The Curmudgeon


Thursday, May 31, 2007

George and Tony Do the Environment

The world's most anti-social government has graciously consented to write its own ASBOs. The Vicar of Downing Street's very favourite ally proposes that "by the end of next year", when he is due to leave the White House, "America and other nations will set a long-term global goal for reducing greenhouse gases", which can be cheerfully ignored if his successor chooses to follow Bush's precedent on global deals, or tied up in endless wranglings if not.

"To develop this goal, the United States", as the world's acknowledged honest broker, "will convene a series of meetings of nations that produce the most greenhouse gases, including nations with rapidly growing economies like India and China", which can be given appropriate marching orders. "Each country would establish midterm management targets", which I take it translates into Oldspeak as Each country would postpone taking action until half the time had elapsed for the "global goal" to fall due. This would result in an environmentally unconstructive but managerially near-optimal Achilles-and-the-tortoise situation whereby the time before the deadline could be divided into ever-smaller halves with no action being taken in any of them. Once the deadline was actually reached, India and China could be blamed for failing to heed the warnings of the international community.

Anyway, according to Bush's speechwriters, the countries would establish "programs that reflect their own mix of energy sources and future energy needs" - more call centres for India, an end to China's evil space programme, and for the United States continued reliance on God's mercy and enhanced exploration of the possibilitude of putting some big mirrors in orbit around the Earth.

In response, the Vicar of Downing Street has been quivering orgasmically from Africa. "For the first time America's saying it wants to be part of a global deal," drooled the doggie, as though America had ever had any objection to being part of a global deal that involves America doing as it pleases.

Wednesday, May 30, 2007

Real People Detained

In a shocking development over at the Freedom Quagmire, five real people have been indefinitely detained at an unknown location by the forces of evil. The Minister for Lesser Breeds, Margaret Beckett, said that officials are "offering help and assistance to the next of kin" and that we, the liberators, are "doing all we can to secure their swift and safe release", as one would expect in cases where Tony's greatest and strongest ally is not involved. The foreign minister for the sovereign, independent Iraqi government said that "the interior ministry police, security units and forces are corrupt, are penetrated", doubtless because so many Iraqis are happy that we have deposed Saddam Hussein and given them the chance to vote in democratic elections. The real people detained include four "security guards" employed by GardaWorld, a Canadian organisation which is "changing the definition of what a traditional 'security company' can offer to the market". Services provided by GardaWorld include "uniformed protection, in-store loss prevention, airport preboard screening services, executive and asset protection, patrols and alarm response, consulting" and, my favourite, "labor unrest protection". The other real person detained is a financial expert employed by BearingPoint, the company which has been doing such a bang-up job of rebuilding the sovereign, independent Iraqi financial system.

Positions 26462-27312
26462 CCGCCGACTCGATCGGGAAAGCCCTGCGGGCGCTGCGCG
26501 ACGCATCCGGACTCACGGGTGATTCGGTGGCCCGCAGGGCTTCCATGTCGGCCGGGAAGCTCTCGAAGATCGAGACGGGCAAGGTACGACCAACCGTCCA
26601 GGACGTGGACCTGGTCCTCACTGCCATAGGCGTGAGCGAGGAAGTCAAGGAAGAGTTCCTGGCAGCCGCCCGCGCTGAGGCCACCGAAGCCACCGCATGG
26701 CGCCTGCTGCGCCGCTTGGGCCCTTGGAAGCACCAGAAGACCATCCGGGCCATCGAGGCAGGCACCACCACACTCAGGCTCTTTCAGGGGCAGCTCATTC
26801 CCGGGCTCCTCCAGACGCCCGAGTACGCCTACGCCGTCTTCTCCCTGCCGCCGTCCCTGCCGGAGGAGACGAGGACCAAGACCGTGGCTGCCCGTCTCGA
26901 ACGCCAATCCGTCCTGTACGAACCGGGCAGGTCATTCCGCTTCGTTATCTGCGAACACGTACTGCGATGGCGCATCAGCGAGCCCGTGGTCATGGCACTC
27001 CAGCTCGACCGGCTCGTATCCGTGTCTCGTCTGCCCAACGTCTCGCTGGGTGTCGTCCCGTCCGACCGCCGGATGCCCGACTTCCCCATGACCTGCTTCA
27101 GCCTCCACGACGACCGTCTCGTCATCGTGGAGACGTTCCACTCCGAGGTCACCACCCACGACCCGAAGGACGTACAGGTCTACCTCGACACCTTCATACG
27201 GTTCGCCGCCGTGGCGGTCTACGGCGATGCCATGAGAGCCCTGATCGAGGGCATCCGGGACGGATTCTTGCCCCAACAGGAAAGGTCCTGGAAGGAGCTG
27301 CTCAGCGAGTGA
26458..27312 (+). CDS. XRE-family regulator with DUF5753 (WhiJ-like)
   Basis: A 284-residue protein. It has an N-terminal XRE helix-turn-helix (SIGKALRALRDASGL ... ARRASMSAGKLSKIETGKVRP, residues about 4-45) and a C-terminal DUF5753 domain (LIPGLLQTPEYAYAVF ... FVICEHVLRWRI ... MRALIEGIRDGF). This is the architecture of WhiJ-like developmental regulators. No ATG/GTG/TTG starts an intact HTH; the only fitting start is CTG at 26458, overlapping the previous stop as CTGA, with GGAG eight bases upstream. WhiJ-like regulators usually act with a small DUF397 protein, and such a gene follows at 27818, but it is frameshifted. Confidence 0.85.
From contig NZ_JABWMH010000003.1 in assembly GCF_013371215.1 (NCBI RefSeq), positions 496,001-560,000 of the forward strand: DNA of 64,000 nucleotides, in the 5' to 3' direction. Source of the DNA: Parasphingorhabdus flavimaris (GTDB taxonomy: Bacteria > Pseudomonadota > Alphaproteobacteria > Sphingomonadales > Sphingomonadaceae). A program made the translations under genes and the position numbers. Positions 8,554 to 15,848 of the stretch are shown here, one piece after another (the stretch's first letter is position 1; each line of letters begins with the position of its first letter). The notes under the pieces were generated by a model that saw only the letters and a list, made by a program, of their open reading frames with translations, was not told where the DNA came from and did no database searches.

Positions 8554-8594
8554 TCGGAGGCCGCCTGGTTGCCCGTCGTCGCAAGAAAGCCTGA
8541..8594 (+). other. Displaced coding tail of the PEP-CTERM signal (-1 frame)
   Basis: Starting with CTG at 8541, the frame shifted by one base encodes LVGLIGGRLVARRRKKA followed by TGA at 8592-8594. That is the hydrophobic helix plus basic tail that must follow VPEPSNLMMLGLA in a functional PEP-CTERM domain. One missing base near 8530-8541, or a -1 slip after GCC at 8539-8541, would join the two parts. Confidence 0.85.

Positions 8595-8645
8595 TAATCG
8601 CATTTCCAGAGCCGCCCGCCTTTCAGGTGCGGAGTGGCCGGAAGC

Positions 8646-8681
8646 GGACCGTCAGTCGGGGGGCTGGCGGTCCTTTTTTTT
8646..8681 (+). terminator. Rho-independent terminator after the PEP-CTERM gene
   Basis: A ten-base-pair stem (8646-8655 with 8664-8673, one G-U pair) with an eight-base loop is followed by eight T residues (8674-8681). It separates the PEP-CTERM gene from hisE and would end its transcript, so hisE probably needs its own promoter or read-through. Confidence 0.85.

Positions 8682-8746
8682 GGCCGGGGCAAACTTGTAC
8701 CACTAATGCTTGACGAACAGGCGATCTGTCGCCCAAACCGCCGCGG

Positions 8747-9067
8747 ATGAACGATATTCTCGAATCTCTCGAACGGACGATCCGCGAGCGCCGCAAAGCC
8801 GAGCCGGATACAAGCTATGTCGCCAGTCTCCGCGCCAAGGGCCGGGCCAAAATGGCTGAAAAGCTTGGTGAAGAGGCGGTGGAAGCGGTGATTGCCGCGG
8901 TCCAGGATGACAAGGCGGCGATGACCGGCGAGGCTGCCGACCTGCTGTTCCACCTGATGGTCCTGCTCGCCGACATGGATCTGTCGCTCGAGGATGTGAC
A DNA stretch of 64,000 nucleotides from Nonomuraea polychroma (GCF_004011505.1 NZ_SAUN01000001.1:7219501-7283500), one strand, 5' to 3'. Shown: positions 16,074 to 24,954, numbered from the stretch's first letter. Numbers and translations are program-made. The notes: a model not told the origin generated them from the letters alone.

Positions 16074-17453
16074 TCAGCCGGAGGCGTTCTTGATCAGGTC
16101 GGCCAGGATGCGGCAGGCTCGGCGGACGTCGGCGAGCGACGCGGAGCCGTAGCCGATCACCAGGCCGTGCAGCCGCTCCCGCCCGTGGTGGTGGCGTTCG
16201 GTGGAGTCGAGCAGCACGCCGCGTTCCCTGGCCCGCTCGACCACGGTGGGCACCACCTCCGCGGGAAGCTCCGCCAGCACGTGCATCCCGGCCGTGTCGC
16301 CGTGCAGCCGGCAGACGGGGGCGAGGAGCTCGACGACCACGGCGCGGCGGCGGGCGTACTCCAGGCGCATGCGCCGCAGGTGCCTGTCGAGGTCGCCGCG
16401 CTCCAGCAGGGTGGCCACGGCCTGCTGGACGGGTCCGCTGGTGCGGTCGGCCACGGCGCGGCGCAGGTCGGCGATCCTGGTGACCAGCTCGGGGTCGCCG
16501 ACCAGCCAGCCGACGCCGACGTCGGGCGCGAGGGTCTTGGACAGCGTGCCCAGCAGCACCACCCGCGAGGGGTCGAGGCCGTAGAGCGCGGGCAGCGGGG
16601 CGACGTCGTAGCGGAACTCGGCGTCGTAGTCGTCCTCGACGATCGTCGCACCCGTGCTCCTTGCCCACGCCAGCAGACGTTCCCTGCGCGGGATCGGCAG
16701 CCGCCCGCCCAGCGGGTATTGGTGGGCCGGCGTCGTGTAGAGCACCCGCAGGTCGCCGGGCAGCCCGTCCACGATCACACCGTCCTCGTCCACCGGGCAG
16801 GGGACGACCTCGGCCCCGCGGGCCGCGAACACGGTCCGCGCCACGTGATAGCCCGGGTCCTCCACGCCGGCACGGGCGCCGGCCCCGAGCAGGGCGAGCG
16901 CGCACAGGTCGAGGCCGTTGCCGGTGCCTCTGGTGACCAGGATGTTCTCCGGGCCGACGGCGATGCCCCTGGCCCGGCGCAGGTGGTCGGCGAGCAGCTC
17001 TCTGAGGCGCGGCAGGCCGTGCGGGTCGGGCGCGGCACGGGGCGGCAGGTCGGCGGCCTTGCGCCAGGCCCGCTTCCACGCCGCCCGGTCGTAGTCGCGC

Tuesday, May 29, 2007

Getting the Memoirs In Early

With the risk of "re-education" temporarily in abeyance as the Beloved Leader prepares to lay down his burden, it appears the apparatchiks are starting to feel safe enough to aim a few farewell shafts at his back. Lord Butler, who was cabinet secretary until eight months into the Vicar of Downing Street's ministry, has revealed the not altogether astonishing news that his reverence treated the tradition of cabinet government with approximately the same respect as he treats parliamentary scrutiny and democratic accountability. According to Lord Butler, during the eight months after the 1997 election, the sole decision taken by the cabinet was about the Millennium Dome: "And the only way they could get that decision was Tony Blair left the room to go to a memorial service and John Prescott was left chairing the meeting. There were in fact more people against than for it and the one thing that John Prescott could get agreement to was that they should leave it to Tony. That was the one decision."

Lord Butler contrasts his reverence with Margaret Thatcher, who "felt she had to get the cabinet's agreement" - a difficult job, no doubt, given the way she used to pack her cabinets with worshipful thugs like Norman Tebbit and Nicholas Ridley and complaisant batrachians like Leon Brittan and Kenneth Baker. Thatcher's successor, whose name escapes me at the moment, "used the cabinet less and less as his government was riven by divisions and indiscipline", which might have been a shrewd move if it had meant he made any decisions himself. His reverence, by contrast, began by treating the cabinet more or less as his personal public-relations team: "What are the issues of the week and what is our message about them? Not discussions or decisions about policy." Later, of course, once he had history, God and George W Bush to back him up, his reverence was able to show us what British democracy can really mean when it is placed in the hands of someone who believes, hand on heart, what he believes.

Monday, May 28, 2007

Suspect Business